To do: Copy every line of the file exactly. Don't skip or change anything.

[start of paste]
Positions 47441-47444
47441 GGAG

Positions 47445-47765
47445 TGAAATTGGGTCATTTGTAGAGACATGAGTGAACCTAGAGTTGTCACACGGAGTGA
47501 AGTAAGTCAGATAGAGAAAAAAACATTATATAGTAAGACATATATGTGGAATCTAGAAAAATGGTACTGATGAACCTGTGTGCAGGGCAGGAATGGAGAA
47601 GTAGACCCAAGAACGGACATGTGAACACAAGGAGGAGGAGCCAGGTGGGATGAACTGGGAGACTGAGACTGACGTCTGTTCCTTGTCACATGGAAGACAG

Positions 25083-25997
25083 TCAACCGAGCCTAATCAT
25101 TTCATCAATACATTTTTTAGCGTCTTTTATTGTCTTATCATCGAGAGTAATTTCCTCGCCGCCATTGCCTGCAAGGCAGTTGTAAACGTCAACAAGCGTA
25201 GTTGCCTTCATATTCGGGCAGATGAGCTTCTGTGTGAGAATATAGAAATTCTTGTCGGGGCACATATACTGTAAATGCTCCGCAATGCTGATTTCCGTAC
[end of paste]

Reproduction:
Positions 47441-47444
47441 GGAG

Positions 47445-47765
47445 TGAAATTGGGTCATTTGTAGAGACATGAGTGAACCTAGAGTTGTCACACGGAGTGA
47501 AGTAAGTCAGATAGAGAAAAAAACATTATATAGTAAGACATATATGTGGAATCTAGAAAAATGGTACTGATGAACCTGTGTGCAGGGCAGGAATGGAGAA
47601 GTAGACCCAAGAACGGACATGTGAACACAAGGAGGAGGAGCCAGGTGGGATGAACTGGGAGACTGAGACTGACGTCTGTTCCTTGTCACATGGAAGACAG

Positions 25083-25997
25083 TCAACCGAGCCTAATCAT
25101 TTCATCAATACATTTTTTAGCGTCTTTTATTGTCTTATCATCGAGAGTAATTTCCTCGCCGCCATTGCCTGCAAGGCAGTTGTAAACGTCAACAAGCGTA
25201 GTTGCCTTCATATTCGGGCAGATGAGCTTCTGTGTGAGAATATAGAAATTCTTGTCGGGGCACATATACTGTAAATGCTCCGCAATGCTGATTTCCGTAC